So after updating the part about the NDP in my forthcoming column in The Scope 3 times, I find out this morning (after it’s gone to print) that the situation has deteriorated further and MHAs Dale Kirby and Chris Mitchelmore have split from caucus and will be sitting as Independents going into the opening of the House of Assembly this coming Monday. Can’t win ’em all, I guess. But I thought I would put some of my additional thoughts here, just to make peace with all the different things I’ve wanted to say about this situation as it has been evolving over the past 8 days.

Has it really only been 8 days? Christ.

I won’t preempt my own column too much. And it’s probably safe to presume that if you’re reading this blog, you’re relatively familiar with the general coordinates of Newfoundland’s political scene at any given time. But here it goes:

This whole situation is a mess. The fact that caucus – obviously lead by Kirby – blindsided Lorraine Michael with an email, just after she was returning from vacation, instead of seeking to meet with her directly about this, was pretty foolish. More foolish is the fact that they proceeded in this endeavour without securing the cooperation of, at least, enough of the executive to garner the support to pull it off. Yes, obviously Kirby and the anti-Lorraine faction had some presence and power within the party executive – that is, the actual power behind the partisan throne – but it was clearly not enough to keep the situation under control and effectively get Michael to submit to a leadership convention (or a review, if you adopt a more sanguine reading of the letter).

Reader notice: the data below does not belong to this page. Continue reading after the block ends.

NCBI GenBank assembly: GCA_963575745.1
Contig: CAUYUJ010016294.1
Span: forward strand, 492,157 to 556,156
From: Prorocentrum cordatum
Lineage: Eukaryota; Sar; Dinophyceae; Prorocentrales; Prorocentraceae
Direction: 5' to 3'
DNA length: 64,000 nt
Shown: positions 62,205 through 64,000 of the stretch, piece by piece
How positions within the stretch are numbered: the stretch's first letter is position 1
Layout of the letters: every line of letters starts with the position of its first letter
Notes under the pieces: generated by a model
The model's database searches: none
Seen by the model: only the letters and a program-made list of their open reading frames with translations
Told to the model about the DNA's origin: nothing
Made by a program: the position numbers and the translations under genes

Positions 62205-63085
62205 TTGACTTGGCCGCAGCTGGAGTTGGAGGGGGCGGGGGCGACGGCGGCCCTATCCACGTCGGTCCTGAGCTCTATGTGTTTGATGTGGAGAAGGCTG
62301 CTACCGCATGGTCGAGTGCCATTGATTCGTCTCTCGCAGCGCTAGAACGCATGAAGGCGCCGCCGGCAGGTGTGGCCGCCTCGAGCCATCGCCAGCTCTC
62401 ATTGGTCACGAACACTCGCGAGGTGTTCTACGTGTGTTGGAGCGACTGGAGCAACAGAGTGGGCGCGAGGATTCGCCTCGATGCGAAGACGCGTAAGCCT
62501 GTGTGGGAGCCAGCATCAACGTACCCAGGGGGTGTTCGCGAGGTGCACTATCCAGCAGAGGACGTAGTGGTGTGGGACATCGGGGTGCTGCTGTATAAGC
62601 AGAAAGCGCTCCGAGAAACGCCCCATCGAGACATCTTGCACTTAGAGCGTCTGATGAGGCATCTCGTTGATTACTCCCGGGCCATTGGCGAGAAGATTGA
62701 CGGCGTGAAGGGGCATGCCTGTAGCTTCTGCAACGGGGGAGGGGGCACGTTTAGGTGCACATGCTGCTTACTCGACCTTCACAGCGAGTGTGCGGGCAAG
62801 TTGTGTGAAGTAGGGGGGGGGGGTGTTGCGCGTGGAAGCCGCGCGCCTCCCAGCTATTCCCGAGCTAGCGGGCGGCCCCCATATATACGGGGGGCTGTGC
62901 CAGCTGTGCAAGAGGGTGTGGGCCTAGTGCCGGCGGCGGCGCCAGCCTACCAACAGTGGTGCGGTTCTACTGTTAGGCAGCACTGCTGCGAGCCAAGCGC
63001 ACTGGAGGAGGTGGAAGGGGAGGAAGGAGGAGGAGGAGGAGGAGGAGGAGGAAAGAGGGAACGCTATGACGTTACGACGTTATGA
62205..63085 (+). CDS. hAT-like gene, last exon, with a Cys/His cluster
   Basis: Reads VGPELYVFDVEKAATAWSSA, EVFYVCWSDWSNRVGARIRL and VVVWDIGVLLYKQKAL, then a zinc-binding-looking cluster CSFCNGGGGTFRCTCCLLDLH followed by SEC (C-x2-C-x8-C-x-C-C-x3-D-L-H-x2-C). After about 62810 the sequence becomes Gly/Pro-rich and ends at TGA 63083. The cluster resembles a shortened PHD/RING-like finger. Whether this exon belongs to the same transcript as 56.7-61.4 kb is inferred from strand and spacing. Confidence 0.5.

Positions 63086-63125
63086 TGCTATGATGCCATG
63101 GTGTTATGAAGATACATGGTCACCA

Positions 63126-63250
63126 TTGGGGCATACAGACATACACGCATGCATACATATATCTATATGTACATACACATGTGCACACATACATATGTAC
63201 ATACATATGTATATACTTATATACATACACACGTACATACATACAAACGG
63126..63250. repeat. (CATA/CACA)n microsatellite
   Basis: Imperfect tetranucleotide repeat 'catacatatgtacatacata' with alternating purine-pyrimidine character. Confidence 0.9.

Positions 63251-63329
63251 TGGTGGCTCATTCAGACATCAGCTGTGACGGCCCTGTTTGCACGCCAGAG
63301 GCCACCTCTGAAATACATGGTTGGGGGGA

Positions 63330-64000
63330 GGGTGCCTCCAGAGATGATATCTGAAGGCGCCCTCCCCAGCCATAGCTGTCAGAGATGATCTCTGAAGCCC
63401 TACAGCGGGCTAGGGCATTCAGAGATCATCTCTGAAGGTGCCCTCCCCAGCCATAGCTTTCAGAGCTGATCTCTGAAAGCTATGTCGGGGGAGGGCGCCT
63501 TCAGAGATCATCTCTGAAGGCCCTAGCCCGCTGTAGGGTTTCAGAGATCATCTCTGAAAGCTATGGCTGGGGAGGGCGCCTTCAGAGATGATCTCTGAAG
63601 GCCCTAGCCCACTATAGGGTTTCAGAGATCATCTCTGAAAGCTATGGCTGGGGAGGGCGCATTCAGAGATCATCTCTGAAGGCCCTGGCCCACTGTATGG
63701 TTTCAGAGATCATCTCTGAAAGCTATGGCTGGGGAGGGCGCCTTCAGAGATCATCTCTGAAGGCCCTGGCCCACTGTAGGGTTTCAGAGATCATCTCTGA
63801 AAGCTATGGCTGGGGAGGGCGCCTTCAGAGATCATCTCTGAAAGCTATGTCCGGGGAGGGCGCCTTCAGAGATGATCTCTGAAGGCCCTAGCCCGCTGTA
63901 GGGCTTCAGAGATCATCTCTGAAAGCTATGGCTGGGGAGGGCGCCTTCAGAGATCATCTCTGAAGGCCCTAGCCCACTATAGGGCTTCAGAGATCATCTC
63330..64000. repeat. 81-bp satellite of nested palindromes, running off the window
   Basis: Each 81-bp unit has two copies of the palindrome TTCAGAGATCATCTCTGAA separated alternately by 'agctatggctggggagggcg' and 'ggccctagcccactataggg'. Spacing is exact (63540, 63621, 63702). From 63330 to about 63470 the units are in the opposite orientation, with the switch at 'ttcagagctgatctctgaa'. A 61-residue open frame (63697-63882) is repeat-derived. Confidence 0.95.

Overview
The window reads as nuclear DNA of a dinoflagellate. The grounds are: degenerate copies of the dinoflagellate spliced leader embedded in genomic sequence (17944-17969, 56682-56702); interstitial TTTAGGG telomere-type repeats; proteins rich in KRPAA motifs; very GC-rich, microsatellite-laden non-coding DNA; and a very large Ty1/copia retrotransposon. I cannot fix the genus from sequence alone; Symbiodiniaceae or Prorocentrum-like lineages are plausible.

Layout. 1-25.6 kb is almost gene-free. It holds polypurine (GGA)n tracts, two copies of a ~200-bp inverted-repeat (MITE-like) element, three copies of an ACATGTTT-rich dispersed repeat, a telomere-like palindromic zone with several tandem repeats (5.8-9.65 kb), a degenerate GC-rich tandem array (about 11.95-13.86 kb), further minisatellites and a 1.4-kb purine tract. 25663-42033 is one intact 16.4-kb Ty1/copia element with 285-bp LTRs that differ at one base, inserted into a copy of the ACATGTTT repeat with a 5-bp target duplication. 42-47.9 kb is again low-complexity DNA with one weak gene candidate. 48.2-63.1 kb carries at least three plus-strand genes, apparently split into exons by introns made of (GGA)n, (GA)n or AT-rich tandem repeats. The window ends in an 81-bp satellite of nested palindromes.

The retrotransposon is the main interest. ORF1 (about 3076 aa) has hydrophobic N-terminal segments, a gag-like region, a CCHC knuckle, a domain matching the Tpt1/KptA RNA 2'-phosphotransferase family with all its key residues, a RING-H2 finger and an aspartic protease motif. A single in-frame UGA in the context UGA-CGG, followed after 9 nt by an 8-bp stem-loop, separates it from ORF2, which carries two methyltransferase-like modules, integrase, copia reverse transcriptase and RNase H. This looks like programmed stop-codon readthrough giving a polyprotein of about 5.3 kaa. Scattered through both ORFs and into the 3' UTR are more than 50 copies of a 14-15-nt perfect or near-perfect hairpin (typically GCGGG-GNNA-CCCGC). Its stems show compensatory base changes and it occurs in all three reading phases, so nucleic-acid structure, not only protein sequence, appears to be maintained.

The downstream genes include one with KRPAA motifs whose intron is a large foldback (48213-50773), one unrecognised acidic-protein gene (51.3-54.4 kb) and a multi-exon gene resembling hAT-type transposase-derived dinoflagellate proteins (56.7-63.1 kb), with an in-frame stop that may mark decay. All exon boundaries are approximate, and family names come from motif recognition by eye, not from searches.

(As an aside, I personally don’t fully buy George Murphy’s claim that he didn’t understand the letter his caucus sent, or that he was pressured into signing it by Kirby, or whatever. I think he knew perfectly well what that letter intended [it’s pretty clear], but he lost his nerve to go through with it once it blew up in public. Ditto Gerry Rogers too, I guess, but she [very wisely] has been much more silent about the matter than Murphy.)

The backing of the executive on this matter, and its delicate handling, would have been key. Say what you will about Lorraine Michael’s leadership (and there are so, so, so many things to say right now), but she toed a pretty lonely line during the height of Danny Williams’ power, and led the NDP to their greatest victory in provincial history. Hell, the only reason she isn’t the leader of the Official Opposition right now is because our electoral system is a regressive joke. And she polled among the most popular – if she wasn’t in fact the most popular – party leaders in Canada. She did deserve at least some modicum of respect and tact from caucus (when this started, anyways); certainly better than getting dumped via email.